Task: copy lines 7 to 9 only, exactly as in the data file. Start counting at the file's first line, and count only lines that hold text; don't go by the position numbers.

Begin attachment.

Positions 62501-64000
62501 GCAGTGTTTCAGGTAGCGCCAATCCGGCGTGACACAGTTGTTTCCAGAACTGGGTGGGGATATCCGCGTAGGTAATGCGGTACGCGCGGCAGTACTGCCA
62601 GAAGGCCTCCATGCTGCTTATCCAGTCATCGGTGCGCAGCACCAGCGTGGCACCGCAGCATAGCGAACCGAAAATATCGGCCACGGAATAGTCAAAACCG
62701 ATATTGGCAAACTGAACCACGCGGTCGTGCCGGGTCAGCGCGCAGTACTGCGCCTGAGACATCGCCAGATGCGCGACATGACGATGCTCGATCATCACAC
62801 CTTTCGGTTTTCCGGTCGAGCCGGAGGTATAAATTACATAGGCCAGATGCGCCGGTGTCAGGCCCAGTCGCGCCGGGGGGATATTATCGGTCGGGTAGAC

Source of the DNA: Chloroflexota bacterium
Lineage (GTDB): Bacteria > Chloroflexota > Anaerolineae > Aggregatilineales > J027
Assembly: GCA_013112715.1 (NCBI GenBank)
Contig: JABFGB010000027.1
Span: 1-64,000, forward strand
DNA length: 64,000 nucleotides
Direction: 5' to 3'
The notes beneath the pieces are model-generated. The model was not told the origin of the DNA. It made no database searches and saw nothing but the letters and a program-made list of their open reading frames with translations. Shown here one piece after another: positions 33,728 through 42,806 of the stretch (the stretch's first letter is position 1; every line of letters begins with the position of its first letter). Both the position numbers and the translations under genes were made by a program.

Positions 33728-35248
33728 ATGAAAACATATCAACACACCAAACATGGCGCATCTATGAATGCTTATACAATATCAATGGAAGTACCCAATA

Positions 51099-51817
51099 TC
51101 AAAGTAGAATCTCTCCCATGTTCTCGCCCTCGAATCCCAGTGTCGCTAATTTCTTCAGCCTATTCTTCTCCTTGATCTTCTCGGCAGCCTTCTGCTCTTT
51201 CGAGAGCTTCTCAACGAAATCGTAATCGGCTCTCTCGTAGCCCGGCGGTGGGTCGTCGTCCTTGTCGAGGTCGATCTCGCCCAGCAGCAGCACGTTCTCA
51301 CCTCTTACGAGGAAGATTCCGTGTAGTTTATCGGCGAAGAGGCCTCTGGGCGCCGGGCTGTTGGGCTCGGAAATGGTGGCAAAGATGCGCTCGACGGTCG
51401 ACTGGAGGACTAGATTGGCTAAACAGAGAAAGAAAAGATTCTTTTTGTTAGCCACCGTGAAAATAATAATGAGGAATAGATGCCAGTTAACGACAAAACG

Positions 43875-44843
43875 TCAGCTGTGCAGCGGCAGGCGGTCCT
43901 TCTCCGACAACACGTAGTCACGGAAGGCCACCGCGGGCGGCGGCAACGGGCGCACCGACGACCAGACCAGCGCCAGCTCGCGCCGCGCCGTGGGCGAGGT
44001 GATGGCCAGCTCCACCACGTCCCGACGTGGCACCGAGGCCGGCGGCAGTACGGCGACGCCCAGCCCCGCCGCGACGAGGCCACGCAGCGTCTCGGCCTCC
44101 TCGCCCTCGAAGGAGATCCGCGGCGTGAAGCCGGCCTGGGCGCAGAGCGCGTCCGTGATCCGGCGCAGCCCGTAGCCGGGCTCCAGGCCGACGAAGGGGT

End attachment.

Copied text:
Lineage (GTDB): Bacteria > Chloroflexota > Anaerolineae > Aggregatilineales > J027
Assembly: GCA_013112715.1 (NCBI GenBank)
Contig: JABFGB010000027.1